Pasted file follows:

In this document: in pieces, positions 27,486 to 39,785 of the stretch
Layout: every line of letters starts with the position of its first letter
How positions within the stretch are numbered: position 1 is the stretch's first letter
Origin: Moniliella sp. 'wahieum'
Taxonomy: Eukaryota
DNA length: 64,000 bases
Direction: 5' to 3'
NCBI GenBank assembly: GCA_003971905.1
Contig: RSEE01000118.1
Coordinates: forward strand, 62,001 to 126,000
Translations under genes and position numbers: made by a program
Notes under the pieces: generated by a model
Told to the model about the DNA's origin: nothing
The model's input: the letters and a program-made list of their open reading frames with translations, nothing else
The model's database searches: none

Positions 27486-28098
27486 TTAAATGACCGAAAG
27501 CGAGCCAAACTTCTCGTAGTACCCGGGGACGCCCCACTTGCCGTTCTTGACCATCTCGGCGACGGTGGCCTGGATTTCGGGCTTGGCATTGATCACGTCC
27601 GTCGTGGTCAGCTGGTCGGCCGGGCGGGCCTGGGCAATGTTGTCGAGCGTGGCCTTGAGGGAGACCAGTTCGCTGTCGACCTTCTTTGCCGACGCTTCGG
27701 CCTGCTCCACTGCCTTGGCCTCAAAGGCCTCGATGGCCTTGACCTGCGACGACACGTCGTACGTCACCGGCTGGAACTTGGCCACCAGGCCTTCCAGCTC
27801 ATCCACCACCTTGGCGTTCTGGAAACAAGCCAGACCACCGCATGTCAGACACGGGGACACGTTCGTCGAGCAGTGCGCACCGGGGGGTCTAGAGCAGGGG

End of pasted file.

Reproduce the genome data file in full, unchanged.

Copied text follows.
In this document: in pieces, positions 27,486 to 39,785 of the stretch
Layout: every line of letters starts with the position of its first letter
How positions within the stretch are numbered: position 1 is the stretch's first letter
Origin: Moniliella sp. 'wahieum'
Taxonomy: Eukaryota
DNA length: 64,000 bases
Direction: 5' to 3'
NCBI GenBank assembly: GCA_003971905.1
Contig: RSEE01000118.1
Coordinates: forward strand, 62,001 to 126,000
Translations under genes and position numbers: made by a program
Notes under the pieces: generated by a model
Told to the model about the DNA's origin: nothing
The model's input: the letters and a program-made list of their open reading frames with translations, nothing else
The model's database searches: none

Positions 27486-28098
27486 TTAAATGACCGAAAG
27501 CGAGCCAAACTTCTCGTAGTACCCGGGGACGCCCCACTTGCCGTTCTTGACCATCTCGGCGACGGTGGCCTGGATTTCGGGCTTGGCATTGATCACGTCC
27601 GTCGTGGTCAGCTGGTCGGCCGGGCGGGCCTGGGCAATGTTGTCGAGCGTGGCCTTGAGGGAGACCAGTTCGCTGTCGACCTTCTTTGCCGACGCTTCGG
27701 CCTGCTCCACTGCCTTGGCCTCAAAGGCCTCGATGGCCTTGACCTGCGACGACACGTCGTACGTCACCGGCTGGAACTTGGCCACCAGGCCTTCCAGCTC
27801 ATCCACCACCTTGGCGTTCTGGAAACAAGCCAGACCACCGCATGTCAGACACGGGGACACGTTCGTCGAGCAGTGCGCACCGGGGGGTCTAGAGCAGGGG